Glen Cove's darkened movie theater could flicker back to life by fall, the investor holding the building's debt said Monday.
The future of the venerable six-screen multiplex, which closed in March, remains in doubt: The building is in foreclosure, its projectors need costly upgrades to digital, its food service permit expired last week and it's unclear who will operate the venue if it does reopen.
Investor Robert DiNoto, owner of the Huntington-based real estate investment firm the DiNoto Group, said he wants Glen Cove Cinemas at 5 School St., to remain a theater.
"We will certainly do everything we can to make that happen -- whether that's with the current operator or not remains to be seen," he said.
The bank that held the building's mortgage began foreclosure proceedings in February against Mottco Realty Group LLC, the building's owner. First Central Savings Bank said in court filings that Mottco still owed $3.3 million. A company controlled by DiNoto, Atlas Property Services Inc., bought the mortgage note in June.
DiNoto said whether the theater reopens quickly depends on if the building owners pay off the mortgage or if he has to take the building through foreclosure, which he said could take 12 more months.
"Our plan is, if we take title to the property, to, yes, get an operator to run a movie theater, that would first and foremost be what we would try to do," DiNoto said. He said he would look for a national operator to run the theater but would consider keeping the current operator, Allied Theatre Group LLC. From an investment perspective, he said, Glen Cove is "a great place."
It is unclear what the building owner and the theater operator plan to do.
"Maybe in the near future it will be open, and maybe it's going to stay closed for a long time to come," said Angella Mottahedeh of Great Neck, a member of Mottco, who along with Mehrdad Mottahedeh, was named in the foreclosure filing. The relationship between Mottahedeh and the theater operator is murky.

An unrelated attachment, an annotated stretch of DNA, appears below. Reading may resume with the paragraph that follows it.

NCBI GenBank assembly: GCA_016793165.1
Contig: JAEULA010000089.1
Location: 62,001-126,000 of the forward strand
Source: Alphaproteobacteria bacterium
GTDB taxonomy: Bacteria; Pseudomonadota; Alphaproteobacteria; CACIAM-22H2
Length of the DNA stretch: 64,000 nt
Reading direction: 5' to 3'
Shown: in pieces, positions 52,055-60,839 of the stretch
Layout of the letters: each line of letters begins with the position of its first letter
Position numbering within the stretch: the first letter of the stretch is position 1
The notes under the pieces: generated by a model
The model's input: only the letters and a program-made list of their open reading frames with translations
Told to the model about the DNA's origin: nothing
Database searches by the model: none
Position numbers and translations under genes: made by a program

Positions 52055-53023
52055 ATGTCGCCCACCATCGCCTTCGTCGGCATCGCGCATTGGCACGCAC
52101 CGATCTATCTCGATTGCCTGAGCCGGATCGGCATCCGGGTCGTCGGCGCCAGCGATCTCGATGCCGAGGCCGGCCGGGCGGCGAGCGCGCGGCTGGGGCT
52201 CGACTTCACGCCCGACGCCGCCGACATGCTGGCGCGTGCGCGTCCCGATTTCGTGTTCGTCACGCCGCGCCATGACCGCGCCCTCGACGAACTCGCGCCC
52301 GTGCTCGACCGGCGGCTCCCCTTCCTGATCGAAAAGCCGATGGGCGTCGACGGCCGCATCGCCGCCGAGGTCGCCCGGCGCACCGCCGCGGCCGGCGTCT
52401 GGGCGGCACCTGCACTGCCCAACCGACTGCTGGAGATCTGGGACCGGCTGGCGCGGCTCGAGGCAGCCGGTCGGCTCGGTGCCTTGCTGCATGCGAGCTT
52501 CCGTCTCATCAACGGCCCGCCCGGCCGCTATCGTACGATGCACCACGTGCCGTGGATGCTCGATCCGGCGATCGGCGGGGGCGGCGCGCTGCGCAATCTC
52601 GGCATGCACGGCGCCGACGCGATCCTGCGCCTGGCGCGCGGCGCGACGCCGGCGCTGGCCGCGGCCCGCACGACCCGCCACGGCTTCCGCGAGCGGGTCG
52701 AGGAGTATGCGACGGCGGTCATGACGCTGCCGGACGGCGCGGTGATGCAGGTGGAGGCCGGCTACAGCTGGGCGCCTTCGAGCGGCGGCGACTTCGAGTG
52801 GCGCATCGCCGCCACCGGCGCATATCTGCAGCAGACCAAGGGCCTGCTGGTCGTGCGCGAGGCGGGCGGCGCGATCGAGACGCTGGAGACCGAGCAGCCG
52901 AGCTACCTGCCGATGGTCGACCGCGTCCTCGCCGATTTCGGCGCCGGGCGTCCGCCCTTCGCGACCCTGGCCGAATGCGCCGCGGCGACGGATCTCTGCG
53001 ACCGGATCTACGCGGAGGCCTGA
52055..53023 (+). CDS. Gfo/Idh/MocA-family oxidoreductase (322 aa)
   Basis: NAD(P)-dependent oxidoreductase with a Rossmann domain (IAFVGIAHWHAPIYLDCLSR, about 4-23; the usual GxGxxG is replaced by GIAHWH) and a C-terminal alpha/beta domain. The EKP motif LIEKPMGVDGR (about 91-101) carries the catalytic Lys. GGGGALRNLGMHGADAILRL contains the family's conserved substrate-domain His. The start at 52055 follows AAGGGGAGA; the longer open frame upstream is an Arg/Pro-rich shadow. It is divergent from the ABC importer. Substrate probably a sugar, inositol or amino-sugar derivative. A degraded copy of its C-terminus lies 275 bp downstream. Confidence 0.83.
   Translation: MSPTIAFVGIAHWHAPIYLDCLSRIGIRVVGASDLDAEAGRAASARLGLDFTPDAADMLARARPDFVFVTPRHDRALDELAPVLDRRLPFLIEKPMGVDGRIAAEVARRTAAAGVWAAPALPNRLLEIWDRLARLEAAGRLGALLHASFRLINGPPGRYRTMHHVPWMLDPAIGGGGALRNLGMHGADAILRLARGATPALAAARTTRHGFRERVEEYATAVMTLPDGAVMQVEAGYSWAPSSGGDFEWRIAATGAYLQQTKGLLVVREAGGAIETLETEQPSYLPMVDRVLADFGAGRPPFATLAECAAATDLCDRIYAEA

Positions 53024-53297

"We own the property, but it's in foreclosure," she said. "So we don't know what the theater owner is doing about the opening of the theater. . . . We don't know his future plans."
She said she was not involved with the theater, but state filings identified her as a member of the company and contact person when it was registered in 2006. Subsequent filings designated first Don Mott and later Jonathan Mottahedeh as contact people. A reporter last week at the Mottahedeh's Commack business was told by a receptionist, "They don't want to speak with you."
Glen Cove Mayor Ralph Suozzi said he had met with Don Mott, who he understood to be the brother and brother-in-law of the owners, beginning in January to see if the city could help the theater.
"He told me . . . the industry is going digital, and that he had to convert and that he had to upgrade the theater with seats and carpeting," Suozzi said. "He wanted to refinance the note, to a lower amount . . . so he could invest in all those improvements."
Suozzi and DiNoto said they believed the theater was closed in a failed gambit to force the bank to refinance the building's debt. Suozzi said that DiNoto's interests are aligned with those of the city, which would benefit from the return of a downtown entertainment venue.
For nearby eateries, the theater's return would not come soon enough.
Jose Yanes, manager and partner at Gonzalo's American Café, which serves food from a storefront in the same building, said business has been down by about 10 percent since the theater closed.
"It changed, especially at night," Yanes said.